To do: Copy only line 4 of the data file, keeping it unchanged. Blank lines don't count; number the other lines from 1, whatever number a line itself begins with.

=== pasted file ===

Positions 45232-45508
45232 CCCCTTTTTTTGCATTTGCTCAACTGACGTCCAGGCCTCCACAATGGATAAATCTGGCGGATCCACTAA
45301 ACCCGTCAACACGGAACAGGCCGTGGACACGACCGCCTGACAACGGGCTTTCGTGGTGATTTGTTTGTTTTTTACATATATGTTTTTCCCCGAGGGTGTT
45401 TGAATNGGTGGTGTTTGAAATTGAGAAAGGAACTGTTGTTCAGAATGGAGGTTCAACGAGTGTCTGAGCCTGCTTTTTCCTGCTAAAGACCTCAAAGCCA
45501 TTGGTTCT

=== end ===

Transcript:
45401 TGAATNGGTGGTGTTTGAAATTGAGAAAGGAACTGTTGTTCAGAATGGAGGTTCAACGAGTGTCTGAGCCTGCTTTTTCCTGCTAAAGACCTCAAAGCCA